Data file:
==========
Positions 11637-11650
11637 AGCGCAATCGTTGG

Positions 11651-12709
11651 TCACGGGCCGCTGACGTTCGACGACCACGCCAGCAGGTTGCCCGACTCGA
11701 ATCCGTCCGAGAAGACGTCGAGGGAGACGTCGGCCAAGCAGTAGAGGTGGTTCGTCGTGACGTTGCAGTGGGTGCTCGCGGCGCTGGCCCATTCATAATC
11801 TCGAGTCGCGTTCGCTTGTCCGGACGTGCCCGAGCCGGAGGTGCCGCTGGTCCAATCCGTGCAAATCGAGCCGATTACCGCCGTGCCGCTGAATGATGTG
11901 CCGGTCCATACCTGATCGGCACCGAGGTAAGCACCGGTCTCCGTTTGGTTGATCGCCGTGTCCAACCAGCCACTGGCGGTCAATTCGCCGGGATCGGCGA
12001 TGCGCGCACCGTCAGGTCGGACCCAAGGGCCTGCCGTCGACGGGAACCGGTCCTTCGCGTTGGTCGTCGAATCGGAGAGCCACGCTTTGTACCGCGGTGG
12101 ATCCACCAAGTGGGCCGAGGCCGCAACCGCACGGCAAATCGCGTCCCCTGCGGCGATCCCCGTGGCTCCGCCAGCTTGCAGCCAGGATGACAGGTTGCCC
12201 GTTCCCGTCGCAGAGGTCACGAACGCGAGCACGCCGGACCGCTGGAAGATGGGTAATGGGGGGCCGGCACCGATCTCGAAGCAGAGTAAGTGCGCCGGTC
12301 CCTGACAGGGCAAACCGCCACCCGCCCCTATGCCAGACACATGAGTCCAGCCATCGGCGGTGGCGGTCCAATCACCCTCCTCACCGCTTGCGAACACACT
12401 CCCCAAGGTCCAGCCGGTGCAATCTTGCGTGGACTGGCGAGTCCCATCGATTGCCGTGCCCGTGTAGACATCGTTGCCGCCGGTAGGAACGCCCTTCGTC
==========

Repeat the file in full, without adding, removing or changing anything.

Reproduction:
Positions 11637-11650
11637 AGCGCAATCGTTGG

Positions 11651-12709
11651 TCACGGGCCGCTGACGTTCGACGACCACGCCAGCAGGTTGCCCGACTCGA
11701 ATCCGTCCGAGAAGACGTCGAGGGAGACGTCGGCCAAGCAGTAGAGGTGGTTCGTCGTGACGTTGCAGTGGGTGCTCGCGGCGCTGGCCCATTCATAATC
11801 TCGAGTCGCGTTCGCTTGTCCGGACGTGCCCGAGCCGGAGGTGCCGCTGGTCCAATCCGTGCAAATCGAGCCGATTACCGCCGTGCCGCTGAATGATGTG
11901 CCGGTCCATACCTGATCGGCACCGAGGTAAGCACCGGTCTCCGTTTGGTTGATCGCCGTGTCCAACCAGCCACTGGCGGTCAATTCGCCGGGATCGGCGA
12001 TGCGCGCACCGTCAGGTCGGACCCAAGGGCCTGCCGTCGACGGGAACCGGTCCTTCGCGTTGGTCGTCGAATCGGAGAGCCACGCTTTGTACCGCGGTGG
12101 ATCCACCAAGTGGGCCGAGGCCGCAACCGCACGGCAAATCGCGTCCCCTGCGGCGATCCCCGTGGCTCCGCCAGCTTGCAGCCAGGATGACAGGTTGCCC
12201 GTTCCCGTCGCAGAGGTCACGAACGCGAGCACGCCGGACCGCTGGAAGATGGGTAATGGGGGGCCGGCACCGATCTCGAAGCAGAGTAAGTGCGCCGGTC
12301 CCTGACAGGGCAAACCGCCACCCGCCCCTATGCCAGACACATGAGTCCAGCCATCGGCGGTGGCGGTCCAATCACCCTCCTCACCGCTTGCGAACACACT
12401 CCCCAAGGTCCAGCCGGTGCAATCTTGCGTGGACTGGCGAGTCCCATCGATTGCCGTGCCCGTGTAGACATCGTTGCCGCCGGTAGGAACGCCCTTCGTC